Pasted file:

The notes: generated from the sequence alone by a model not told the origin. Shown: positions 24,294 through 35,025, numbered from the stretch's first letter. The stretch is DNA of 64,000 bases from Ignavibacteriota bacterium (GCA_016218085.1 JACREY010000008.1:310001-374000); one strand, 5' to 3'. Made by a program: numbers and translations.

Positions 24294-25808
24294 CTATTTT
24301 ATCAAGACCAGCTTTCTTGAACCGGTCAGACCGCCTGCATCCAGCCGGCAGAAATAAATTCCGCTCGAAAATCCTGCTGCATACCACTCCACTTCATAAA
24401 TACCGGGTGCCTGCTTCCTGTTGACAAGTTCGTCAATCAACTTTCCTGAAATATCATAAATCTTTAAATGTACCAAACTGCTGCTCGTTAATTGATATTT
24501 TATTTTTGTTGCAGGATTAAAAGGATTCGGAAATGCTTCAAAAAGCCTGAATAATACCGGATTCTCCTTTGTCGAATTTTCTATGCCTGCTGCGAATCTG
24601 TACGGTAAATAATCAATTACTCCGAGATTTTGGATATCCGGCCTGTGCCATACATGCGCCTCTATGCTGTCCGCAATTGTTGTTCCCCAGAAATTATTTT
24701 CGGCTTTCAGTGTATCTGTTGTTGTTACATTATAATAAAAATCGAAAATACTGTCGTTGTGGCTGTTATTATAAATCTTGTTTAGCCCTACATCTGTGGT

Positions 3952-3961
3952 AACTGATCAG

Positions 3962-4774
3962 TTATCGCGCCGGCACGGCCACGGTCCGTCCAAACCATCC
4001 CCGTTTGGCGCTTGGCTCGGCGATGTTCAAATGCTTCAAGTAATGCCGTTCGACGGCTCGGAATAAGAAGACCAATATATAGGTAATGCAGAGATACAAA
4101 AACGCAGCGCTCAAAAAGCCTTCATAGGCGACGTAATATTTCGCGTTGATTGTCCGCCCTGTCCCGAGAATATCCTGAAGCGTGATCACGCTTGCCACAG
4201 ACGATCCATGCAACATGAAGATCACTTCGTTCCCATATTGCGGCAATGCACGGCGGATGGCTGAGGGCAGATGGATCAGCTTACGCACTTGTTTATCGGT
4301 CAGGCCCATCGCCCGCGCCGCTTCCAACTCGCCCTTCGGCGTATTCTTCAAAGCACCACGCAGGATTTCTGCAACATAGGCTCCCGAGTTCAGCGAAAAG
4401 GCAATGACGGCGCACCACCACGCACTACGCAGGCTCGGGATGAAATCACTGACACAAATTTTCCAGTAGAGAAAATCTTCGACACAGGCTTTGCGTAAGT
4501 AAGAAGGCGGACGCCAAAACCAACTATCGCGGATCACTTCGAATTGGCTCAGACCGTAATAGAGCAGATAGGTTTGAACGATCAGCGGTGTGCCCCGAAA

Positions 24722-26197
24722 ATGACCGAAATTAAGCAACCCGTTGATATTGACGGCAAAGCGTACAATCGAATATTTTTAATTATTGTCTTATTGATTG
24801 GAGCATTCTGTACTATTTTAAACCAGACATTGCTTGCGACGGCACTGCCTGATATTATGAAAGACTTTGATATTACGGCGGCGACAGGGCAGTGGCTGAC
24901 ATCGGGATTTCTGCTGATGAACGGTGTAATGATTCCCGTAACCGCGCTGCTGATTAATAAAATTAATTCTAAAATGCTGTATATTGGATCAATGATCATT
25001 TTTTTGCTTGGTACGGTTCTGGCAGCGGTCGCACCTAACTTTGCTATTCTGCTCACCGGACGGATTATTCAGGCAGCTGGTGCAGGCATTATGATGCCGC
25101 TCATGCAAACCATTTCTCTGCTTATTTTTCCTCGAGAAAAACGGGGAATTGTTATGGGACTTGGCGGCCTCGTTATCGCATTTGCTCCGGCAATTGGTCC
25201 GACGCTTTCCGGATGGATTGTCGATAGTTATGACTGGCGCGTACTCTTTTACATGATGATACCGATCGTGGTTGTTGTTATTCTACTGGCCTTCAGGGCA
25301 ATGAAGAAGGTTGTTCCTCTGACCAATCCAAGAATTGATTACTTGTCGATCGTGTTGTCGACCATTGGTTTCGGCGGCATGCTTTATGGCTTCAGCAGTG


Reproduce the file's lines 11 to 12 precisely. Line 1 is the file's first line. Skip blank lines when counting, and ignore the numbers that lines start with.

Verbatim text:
Positions 3962-4774
3962 TTATCGCGCCGGCACGGCCACGGTCCGTCCAAACCATCC